JVMs tend to load classes as they are needed, which means the first time you need a class in a piece of software, it takes longer to use.
The system boots when you load the embedded driver, org.apache.derby.jdbc.EmbeddedDriver. In a server framework, the system boots when you start the server framework. Booting Derby loads basic Derby classes.
Booting the first database loads some more Derby classes. The default behavior is that the first database boots when the first connection is made to it. You can also configure the system to boot databases at startup. Depending on your application, one or the other might be preferable.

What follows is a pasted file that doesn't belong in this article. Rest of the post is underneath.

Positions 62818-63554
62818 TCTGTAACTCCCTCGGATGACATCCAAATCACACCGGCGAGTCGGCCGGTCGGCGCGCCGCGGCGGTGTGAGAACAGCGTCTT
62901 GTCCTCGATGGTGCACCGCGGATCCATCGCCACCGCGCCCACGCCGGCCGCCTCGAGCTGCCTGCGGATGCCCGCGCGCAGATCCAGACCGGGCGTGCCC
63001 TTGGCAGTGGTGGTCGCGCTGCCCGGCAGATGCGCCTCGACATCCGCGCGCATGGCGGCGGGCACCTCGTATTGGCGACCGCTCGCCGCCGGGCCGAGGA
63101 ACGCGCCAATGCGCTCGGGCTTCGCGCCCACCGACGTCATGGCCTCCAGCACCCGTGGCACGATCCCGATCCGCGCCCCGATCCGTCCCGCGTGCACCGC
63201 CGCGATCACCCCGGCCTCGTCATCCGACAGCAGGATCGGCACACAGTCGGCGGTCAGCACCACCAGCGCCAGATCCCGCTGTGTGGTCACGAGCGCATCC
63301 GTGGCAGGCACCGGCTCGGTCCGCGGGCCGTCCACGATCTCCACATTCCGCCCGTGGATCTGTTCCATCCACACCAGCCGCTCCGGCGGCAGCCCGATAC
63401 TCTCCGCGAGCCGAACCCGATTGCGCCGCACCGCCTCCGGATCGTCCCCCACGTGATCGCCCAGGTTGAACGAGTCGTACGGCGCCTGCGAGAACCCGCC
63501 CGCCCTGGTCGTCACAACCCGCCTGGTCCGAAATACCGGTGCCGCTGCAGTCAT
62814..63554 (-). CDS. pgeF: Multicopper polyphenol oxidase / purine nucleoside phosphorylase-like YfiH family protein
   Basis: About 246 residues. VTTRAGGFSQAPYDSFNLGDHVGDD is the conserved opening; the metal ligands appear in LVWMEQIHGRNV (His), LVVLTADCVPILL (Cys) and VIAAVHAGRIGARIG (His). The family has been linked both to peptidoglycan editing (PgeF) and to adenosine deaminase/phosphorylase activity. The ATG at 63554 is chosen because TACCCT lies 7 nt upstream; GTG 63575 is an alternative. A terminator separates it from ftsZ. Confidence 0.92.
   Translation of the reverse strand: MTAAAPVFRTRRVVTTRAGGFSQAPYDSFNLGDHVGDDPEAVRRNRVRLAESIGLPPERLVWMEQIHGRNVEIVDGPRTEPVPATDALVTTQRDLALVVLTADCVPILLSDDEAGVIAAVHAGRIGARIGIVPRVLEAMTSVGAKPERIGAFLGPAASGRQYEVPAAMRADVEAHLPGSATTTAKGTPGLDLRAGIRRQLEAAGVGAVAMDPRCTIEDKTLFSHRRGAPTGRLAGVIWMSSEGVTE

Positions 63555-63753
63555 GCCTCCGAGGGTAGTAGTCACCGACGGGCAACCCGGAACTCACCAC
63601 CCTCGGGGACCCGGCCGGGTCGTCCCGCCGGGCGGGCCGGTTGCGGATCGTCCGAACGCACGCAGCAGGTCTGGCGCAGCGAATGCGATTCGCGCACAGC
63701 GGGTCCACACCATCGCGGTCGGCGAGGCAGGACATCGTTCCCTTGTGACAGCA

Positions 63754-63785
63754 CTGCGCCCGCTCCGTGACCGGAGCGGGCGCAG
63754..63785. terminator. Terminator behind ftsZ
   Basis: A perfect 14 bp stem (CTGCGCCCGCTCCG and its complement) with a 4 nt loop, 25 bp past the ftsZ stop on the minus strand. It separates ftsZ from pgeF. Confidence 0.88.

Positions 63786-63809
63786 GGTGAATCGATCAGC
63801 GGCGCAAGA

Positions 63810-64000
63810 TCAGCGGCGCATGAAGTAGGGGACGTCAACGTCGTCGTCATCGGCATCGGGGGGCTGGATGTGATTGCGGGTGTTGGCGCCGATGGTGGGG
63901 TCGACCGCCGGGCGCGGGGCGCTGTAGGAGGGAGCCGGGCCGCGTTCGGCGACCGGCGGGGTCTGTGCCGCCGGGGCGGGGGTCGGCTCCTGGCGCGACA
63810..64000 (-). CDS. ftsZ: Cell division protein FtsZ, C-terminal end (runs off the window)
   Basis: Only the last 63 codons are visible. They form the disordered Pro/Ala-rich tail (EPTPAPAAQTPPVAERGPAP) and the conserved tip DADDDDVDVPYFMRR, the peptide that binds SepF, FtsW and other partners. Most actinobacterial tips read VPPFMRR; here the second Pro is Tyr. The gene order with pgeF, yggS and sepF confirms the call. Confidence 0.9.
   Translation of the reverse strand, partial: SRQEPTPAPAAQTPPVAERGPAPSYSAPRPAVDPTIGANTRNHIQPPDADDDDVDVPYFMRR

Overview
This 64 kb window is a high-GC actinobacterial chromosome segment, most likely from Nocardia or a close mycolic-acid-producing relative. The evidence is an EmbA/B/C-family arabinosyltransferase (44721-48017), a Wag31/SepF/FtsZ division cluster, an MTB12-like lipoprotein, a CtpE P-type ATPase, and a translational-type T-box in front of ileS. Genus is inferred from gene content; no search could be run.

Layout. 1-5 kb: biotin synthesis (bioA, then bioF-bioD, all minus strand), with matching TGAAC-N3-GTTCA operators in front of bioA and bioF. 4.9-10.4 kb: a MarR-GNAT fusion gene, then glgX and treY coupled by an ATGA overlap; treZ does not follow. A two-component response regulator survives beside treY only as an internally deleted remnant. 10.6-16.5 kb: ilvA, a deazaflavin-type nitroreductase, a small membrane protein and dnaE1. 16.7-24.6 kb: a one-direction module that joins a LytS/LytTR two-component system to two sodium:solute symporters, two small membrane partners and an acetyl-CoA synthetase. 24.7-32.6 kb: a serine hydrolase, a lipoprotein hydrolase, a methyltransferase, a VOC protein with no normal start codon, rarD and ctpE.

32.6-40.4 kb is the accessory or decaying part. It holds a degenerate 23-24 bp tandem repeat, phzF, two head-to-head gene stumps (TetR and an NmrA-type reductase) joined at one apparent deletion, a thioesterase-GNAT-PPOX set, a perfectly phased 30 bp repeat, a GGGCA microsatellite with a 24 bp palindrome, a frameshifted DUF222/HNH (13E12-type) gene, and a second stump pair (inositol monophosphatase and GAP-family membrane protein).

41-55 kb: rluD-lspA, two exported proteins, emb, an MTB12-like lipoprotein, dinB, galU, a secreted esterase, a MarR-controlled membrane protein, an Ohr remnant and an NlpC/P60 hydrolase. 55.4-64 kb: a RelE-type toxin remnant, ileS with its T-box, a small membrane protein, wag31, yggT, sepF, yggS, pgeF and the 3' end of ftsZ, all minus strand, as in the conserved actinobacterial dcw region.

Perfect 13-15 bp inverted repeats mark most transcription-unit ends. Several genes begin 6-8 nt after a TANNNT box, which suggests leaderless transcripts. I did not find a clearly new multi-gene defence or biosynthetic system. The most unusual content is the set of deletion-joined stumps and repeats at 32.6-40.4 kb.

Compiling the first query loads additional classes.
For any of these events, you can control the impact they have on users by starting them in separate threads while other tasks are occurring.
In addition, if you are using PreparedStatements, prepare them in a separate thread in the background while other tasks are occurring.
Tuning tips for multi-user systems
Tuning tips for single-user systems